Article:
What I saw was like a dream come true for me. I saw staff nurses free and motivated to creatively solve patient’s care problems! This isn’t about unusual staff nurses; they are basically the same as staff nurses everywhere. It is about leadership based on common sense and a cultural infrastructure of safety for the risk-taking of creative problem solving. It thoroughly convinced me that Primary Nursing can be done….and MUST be done. Our patients deserve this level of care and our nurses deserve this kind of high-trust, high-integrity institutional environment.

Here is an email I received today from Jamie Ezekeilian at the James (addressed to Susan Wessel and myself):

Dear Susan and Marie,

We did indeed complete our three-day Magnet site visit last Friday, and I couldn’t help thinking that you would have been so proud.  At the checkout session with our three appraisers they said that they wanted to share what they thought were our “double-WOWs,” and the first thing they listed was our Professional Practice Model, Care Delivery System, and Relationship-Based Care!  Some of their observations:

  • We are living all aspects of RBC throughout the organization
  • They were amazed that professionals beyond nursing (including physicians) could speak articulately about our PPM and RBC
  • That Primary Nursing was so enculturated in all practice settings— they thought it unheard of for surgical services (periop) to be practicing Primary Nursing
  • They were quite impressed with our communication across the continuum of care and of our care coordination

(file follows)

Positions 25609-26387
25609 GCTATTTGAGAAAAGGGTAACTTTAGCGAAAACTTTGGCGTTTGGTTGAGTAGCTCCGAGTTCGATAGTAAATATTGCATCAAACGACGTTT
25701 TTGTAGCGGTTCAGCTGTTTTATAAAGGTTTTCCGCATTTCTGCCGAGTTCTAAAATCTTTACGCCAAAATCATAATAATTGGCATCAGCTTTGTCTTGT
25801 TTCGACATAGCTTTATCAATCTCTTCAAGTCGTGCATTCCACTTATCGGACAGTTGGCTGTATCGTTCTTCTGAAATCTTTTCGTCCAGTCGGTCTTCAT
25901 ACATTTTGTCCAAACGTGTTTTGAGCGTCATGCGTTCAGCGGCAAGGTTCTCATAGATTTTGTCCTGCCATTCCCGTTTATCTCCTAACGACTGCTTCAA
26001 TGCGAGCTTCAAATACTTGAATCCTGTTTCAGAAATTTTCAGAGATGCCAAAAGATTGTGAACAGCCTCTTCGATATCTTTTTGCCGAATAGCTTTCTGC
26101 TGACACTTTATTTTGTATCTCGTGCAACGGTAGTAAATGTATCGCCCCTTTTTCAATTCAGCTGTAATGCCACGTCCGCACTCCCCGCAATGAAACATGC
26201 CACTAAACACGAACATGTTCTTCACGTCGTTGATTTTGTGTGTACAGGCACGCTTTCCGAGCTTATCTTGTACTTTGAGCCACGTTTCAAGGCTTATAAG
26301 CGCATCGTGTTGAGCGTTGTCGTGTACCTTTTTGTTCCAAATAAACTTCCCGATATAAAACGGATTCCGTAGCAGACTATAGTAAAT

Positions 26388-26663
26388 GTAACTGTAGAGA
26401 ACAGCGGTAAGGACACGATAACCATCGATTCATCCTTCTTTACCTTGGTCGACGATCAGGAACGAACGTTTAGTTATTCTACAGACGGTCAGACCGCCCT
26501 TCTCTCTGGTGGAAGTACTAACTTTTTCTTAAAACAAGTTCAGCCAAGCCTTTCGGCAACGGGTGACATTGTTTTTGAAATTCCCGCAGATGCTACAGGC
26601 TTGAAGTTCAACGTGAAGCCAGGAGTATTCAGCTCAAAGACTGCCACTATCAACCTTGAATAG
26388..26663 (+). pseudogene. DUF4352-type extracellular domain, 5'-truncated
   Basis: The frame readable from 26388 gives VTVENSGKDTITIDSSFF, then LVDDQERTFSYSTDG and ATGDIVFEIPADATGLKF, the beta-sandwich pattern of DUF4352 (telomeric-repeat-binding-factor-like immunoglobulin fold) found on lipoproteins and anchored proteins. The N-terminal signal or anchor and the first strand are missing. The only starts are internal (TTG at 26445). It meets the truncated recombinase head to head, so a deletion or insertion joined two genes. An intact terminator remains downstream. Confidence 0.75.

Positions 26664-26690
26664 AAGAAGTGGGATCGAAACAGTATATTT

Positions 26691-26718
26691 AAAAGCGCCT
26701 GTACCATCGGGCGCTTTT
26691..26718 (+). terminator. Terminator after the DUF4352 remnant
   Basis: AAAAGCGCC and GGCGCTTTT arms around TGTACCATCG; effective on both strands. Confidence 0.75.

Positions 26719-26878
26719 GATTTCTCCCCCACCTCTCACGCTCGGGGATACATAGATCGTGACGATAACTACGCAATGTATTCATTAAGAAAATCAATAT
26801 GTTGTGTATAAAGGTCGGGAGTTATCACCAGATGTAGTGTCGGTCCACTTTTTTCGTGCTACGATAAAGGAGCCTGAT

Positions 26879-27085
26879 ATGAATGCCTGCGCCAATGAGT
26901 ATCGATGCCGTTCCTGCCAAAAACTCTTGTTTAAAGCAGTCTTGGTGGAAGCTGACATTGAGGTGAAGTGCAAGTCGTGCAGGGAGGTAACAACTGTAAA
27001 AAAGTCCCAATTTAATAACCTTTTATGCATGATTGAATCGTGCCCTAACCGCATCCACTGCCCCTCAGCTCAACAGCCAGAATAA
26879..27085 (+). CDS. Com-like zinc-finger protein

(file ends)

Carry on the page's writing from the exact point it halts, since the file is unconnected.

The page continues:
• They said that staff clearly felt cared for by each other and that is how they continue to do the difficult work of oncology nursing
  • That all were focused on patients!
  • That we have “clearly done this right”
  • That staff throughout the organization are so excited to attend the RBC Symposium in September—”we heard about it everywhere we went”

I wanted to share this with you as an affirmation of your professional work and your passion for Relationship-Based Care. I am so grateful to you for your wisdom and so thankful that we have had the opportunity to work together. 

With heartfelt gratitude,


It’s about safety…..not maintaining ‘margin’ July 14, 2013

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Good crew supervisors do not focus on safety (what?) but rather on good supervision, crew cohesion, and work ethics.   Safety is the result.   Supervisors who constantly talk about safety have more accidents than those who focus on working relationships.  ….safety has to be built into the system and is a byproduct of deeper personal and organizational commitments.

These comments are from an article re. safety for forest firemen.   The current healthcare system obsession with bureaucratic mechanisms to ensure patient safety are adding complexity and chaos to an already chaotic system…..thereby  actually increasing the incidence of errors.    We need to use good supervision (not fear based control), healthy staff teamwork and strong work ethics in health care just as they do with their firefighting crews.

A Marie Manthey Master Dialog for Nurse Managers: What Does and Doesn’t Work in the Real World June 25, 2013

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Please join me for a day-long dialog on maintaining resiliency, intention, presence, and mindfulness while doing the toughest job in health care today. Along with reflection and dialog, the day will be rich in time-tested take-aways that can be applied to practice.

July 12, 2013
CHCM Office, Minnetonka, MN
Registration Form & Pricing Details

July 30, 2013
CHCM Office, Minnetonka, MN
Registration Form & Pricing Details

Marie Manthey’s Master Dialog for Nurse Managers is also available for onsite presentations. Call Creative Health Care Management at 800-728-7766 to schedule.